The effect of radiation processing (0, 2.5, 5 and 10 kGy) on the tenderness of three types of popularly consumed meat in India namely chicken, lamb and buffalo was investigated. In irradiated meat samples dose dependant reduction in water holding capacity, cooking yield and shear force was observed. Reduction in shear force upon radiation processing was more pronounced in buffalo meat. Protein and collagen solubility as well as TCA soluble protein content increased on irradiation. Radiation processing of meat samples resulted in some change in colour of meat. Results suggested that irradiation leads to dose dependant tenderization of meat. Radiation processing of meat at a dose of 2.5 kGy improved its texture and had acceptable odour.

  17. Main Concerns of Pathogenic Microorganisms in Meat

    NASA Astrophysics Data System (ADS)

    Nørrung, Birgit; Andersen, Jens Kirk; Buncic, Sava

    Although various foods can serve as sources of foodborne illness, meat and meat products are important sources of human infections with a variety of foodborne pathogens, i.e. Salmonella spp., Campylobacter jejuni/coli, Yersinia enterocolitica, Verotoxigenic E. coli and, to some extent, Listeria monocytogenes. All these may be harboured in the gastrointestinal tract of food-producing animals. The most frequent chain of events leading to meat-borne illness involves food animals, which are healthy carriers of the pathogens that are subsequently transferred to humans through production, handling and consumption of meat and meat products. Occurrences of Salmonella spp., C. jejuni/coli, Y. enterocolitica and Verotoxigenic E. coli in fresh red meat vary relatively widely, although most often are between 1 and 10%, depending on a range of factors including the organism, geographical factors, farming and/or meat production practices.

  18. Methylmercury concentrations in broiler's meat and hen's meat and eggs

    SciTech Connect

    Kambamanoli-Dimou, A. ); Kilikidis, S.; Kamarianos, A. )

    1989-05-01

    The concentration of mercury in food has been considered to present the greatest toxicological danger to the average citizen. The presence of mercury in foods has been reported in several studies. Much of the research has been carried out on total mercury concentration in foods and not on methylmercury concentration and as it is known methylmercury is the most dangerous form of mercury. Methylmercury, which is highly resistant to biodegradation, can be synthesized from any other form of mercury in the aquatic biosphere, can be bioconcentrated in the aquatic food chain and through fish-meals can be transported and concentrated in animals and their products. Such food chains, together with the various terrestrial food chains would represent a serious risk for man. This study was undertaken to determine the methylmercury levels in broiler's meat, hen's meat and eggs.

  19. Influence of production system in local and conventional pig breeds on stress indicators at slaughter, muscle and meat traits and pork eating quality.

    PubMed

    Lebret, B; Ecolan, P; Bonhomme, N; Méteau, K; Prunier, A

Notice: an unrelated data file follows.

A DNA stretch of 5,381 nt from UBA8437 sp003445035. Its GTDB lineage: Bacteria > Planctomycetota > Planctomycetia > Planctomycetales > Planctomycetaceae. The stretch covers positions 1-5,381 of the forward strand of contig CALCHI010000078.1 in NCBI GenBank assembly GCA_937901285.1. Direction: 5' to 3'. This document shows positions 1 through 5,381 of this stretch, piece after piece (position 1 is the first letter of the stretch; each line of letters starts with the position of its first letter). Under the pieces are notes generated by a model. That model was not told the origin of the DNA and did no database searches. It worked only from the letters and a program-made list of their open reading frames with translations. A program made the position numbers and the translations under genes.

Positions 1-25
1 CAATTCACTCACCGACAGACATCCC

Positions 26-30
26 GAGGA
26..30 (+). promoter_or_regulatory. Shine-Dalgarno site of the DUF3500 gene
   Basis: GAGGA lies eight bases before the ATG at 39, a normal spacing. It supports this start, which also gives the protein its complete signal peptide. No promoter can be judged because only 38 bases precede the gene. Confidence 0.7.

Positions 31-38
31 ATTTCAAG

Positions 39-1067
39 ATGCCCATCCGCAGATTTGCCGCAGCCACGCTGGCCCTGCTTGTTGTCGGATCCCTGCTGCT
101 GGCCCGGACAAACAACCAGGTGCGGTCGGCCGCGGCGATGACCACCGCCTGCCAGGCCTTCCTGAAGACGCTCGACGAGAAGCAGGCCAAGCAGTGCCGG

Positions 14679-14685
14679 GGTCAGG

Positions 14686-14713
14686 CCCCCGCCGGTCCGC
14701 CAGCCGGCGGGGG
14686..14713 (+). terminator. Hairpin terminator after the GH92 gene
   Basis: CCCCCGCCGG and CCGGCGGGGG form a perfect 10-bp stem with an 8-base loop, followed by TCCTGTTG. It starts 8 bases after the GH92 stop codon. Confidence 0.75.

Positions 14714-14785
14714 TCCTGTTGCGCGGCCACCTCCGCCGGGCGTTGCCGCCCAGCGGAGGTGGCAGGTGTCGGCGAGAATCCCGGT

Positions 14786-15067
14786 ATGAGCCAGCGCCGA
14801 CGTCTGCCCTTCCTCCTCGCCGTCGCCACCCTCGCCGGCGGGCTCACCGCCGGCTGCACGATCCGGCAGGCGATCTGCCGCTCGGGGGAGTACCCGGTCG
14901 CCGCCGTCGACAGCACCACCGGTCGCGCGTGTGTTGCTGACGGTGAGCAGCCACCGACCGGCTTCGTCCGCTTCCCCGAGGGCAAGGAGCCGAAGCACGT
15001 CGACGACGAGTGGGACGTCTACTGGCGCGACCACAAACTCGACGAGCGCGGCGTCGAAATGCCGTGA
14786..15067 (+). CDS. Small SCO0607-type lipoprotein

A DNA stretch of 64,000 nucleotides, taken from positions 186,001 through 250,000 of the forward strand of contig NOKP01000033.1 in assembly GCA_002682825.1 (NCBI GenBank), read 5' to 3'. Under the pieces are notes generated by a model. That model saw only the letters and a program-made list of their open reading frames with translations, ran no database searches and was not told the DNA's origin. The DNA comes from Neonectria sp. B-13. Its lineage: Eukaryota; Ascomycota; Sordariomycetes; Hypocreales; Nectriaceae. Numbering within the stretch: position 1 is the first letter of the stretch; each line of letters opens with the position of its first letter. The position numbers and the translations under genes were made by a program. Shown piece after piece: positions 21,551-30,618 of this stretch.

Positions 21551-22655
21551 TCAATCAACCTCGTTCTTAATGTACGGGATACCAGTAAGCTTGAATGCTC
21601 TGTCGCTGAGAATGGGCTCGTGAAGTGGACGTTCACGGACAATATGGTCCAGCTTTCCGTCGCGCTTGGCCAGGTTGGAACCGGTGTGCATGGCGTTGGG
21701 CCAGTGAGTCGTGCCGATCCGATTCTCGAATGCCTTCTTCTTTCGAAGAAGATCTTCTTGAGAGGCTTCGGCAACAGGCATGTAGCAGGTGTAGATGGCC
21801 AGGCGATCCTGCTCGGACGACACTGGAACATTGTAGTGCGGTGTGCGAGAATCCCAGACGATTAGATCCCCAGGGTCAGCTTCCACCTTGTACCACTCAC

2015-08-01

    Sensory quality of pork is a complex phenotype determined by interactions between genetic and environmental factors. This study aimed at describing the respective influences of breed and production system on the development of pork quality. Plasma stress indicators and Longissimus muscle (LM) composition, physicochemical and sensory quality traits were determined in two contrasted breeds - the conventional Large White (LW, n=40) and the French local Basque (B, n=60). Pigs were reared in either a conventional (C; n=20 per breed), alternative (A; sawdust bedding and outdoor area, n=20 per breed) or extensive system (E; free-range, n=20 B). All the pigs from A and C systems were slaughtered at the same slaughterhouse, whereas B pigs from the E system were slaughtered at a local commercial abattoir. Major breed differences were found for almost all traits under study. LM from B pigs exhibited higher lipid, lower water and collagen concentrations, as well as lower collagen thermal solubility (P0.05) influence plasma stress indicators, LM chemical composition and physicochemical or sensory traits of pork. In contrast, within the B pigs, the E system affected the meat quality more. Lower plasma cortisol levels (P<0.05), but higher plasma lactate, creatine kinase and lactate dehydrogenase activities, and more skin lesions (P<0.05), indicating higher muscular activity during pre-slaughter handling, were found in pigs produced in the E compared with the C system. E pigs exhibited higher meat pH1 and pHu values and shear force (P<0.01) and exhibited lower lightness, hue angle and drip and thawing losses (P<0.01) compared with the C pigs, whereas LM lipid, protein or collagen concentrations were not affected. Regarding sensory traits, the E system produced redder meat, but did not impact the eating quality of pork. Altogether, this study demonstrates that differences in meat quality between B and LW breeds can be modulated by extensive pig production system. PMID:25908582